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Flying Enterprise


As A Liberty Ship

Sinking At Sea

High Drama On The Flying Enterprise


By James Donahue


The World War II Liberty Ship Flying Enterprise was lost after it got caught in a late December hurricane in the mid-Atlantic in 1951.


The ship took on an ominous 30 degree list after the cargo shifted in the rolling seas. Then a crack developed amidships across the main deck and 12 feet down each side of the hull and the engine room flooded.


That happened on Christmas week. It took over two weeks for the Flying Enterprise to sink, however. In the meantime, the world was captivated by the news stories telling of the dramatic attempts to save the ship and tow it to safety.


The drama involved a brave captain and second sailor who remained aboard the stricken vessel until almost the last moment. They literally jumped from the smokestack to safety after the tow line parted the ship sank under their feet on Jan. 10, 1952.


When it foundered the Flying Enterprise was just 42 miles away from Falmouth, England.


That skipper’s name was Henrik Kurt Carlsen. The man with him was Ken Dancy, the mate from the tugboat Turmoil who jumped to the deck of the Flying Enterprise while attempting to attach a tow line. Once aboard the sinking vessel, Dancy couldn’t get easily back, so he rode out the drama with Carlsen.


The final voyage of the Flying Enterprise began Dec. 21 at Hamburg, Germany. It was bound for the United States with a cargo of 1,300 tons of pig iron and 900 tons of coffee. Also aboard were ten passengers. The ship was owned by Isbrandtsen Shipping Co. of New York.


The storm caught the vessel about 400 miles west of Lands End on Christmas night. The pounding seas and gale continued for several days. One large sea caused the ship to roll hard to port, and it failed to right itself. The cargo shifted. At about that time the crack was discovered on the weather deck.


An SOS was answered by several ships and the passengers and crew were removed by lifeboats from the U. S. Navy troopship General A. W. Greely and the Steamer Southland on Dec. 29. The seas were still too high for the lifeboats to pull alongside the stricken ship so everyone had to jump into the sea before boarding the boats.


Captain Carlsen chose to remain with the ship to await the arrival of a tug.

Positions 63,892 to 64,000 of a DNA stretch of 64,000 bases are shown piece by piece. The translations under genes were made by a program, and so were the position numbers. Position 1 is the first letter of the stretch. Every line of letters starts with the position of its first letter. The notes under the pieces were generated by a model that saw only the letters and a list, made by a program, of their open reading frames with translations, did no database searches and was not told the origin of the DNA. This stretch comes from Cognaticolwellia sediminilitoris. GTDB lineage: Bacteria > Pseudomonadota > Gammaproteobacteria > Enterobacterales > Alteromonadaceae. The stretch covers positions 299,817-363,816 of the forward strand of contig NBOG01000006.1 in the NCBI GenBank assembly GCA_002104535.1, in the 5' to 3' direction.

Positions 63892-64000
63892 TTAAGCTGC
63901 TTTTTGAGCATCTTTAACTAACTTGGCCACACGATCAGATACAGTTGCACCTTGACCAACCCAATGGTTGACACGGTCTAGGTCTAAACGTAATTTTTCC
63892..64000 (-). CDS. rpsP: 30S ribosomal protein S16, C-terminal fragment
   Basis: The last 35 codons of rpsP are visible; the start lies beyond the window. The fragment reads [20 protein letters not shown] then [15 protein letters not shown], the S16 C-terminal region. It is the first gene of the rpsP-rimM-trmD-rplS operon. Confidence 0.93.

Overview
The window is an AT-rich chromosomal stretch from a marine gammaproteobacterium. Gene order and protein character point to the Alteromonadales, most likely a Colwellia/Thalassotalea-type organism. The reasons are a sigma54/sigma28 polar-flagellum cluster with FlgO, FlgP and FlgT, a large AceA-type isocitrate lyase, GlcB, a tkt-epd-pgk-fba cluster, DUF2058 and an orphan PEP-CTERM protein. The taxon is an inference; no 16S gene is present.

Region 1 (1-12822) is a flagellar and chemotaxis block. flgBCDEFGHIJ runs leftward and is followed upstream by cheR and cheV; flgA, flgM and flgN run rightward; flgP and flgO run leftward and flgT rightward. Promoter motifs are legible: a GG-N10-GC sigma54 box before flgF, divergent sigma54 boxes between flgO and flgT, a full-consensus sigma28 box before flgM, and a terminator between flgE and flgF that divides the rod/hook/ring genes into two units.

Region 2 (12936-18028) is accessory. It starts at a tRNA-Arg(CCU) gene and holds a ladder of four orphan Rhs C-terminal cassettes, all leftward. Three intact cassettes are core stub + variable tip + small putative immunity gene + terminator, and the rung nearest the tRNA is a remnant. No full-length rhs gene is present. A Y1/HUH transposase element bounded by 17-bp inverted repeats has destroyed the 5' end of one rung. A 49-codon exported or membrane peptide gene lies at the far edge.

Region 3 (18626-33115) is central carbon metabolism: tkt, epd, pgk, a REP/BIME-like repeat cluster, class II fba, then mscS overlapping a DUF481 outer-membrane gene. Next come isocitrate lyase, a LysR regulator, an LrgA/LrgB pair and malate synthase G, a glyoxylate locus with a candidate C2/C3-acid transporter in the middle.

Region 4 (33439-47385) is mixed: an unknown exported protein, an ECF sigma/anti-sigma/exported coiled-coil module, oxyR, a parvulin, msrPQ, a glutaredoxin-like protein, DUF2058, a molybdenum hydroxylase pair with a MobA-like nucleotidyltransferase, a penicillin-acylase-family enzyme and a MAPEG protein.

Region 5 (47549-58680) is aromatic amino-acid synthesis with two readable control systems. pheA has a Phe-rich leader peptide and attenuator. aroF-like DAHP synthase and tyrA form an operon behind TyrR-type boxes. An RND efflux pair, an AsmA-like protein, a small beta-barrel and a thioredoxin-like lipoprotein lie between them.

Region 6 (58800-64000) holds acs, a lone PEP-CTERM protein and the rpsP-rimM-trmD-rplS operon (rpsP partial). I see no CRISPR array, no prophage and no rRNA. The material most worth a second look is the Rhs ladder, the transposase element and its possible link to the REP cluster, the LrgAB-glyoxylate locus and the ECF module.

The salvage tug Turmoil reached the Flying Enterprise on Jan. 3. But there was a problem. With only Captain Crlsen aboard the listing ship, it was impossible to connect a tow line. After several attempts, Dancy made his daring jump from the tug onto the deck of the foundering ship and brought with him a rope attached to a tow line.


By now the Flying Enterprise was listing by about 60 degrees, but the storm was abated and the Turmoil began the long tow back toward the English Channel. By now, due to drift, the estimated location of the ship was about 300 miles from Falmouth.


The listing hulk was a difficult tow. Because it was heeled over, the ship sheered from one quarter to the other. The two vessels were traveling at a speed of only about three knots in a long Atlantic swell.


Then on Jan. 8 the weather deteriorated. Another gale developed when the Flying Enterprise was only 60 miles from safety. The tug was forced to heave to, with its bow into the storm. And the sinking ship was now riding deeper in the water and rolling to about 80 degrees. The tow line parted on Jan. 9.


When the ship began showing signs of breaking up, Captain Carlsen and Dancy were forced to jump from the ship’s funnel into the sea, where they were picked up by the Turmoil. The date was Jan. 10.


From the deck of the tug they watched the Flying Enterprise sink. They said her bow rose into the air, held for a few moments, and then in a classic ship-sinking picture, slid beneath the sea.


Captain Carlsen received a hero’s welcome when he came ashore at Falmouth. He later was awarded the Lloyd’s Silver Medal for meritorious service in recognition for his attempts to save his ship.


One final note: his next command was the Flying Enterprise II.


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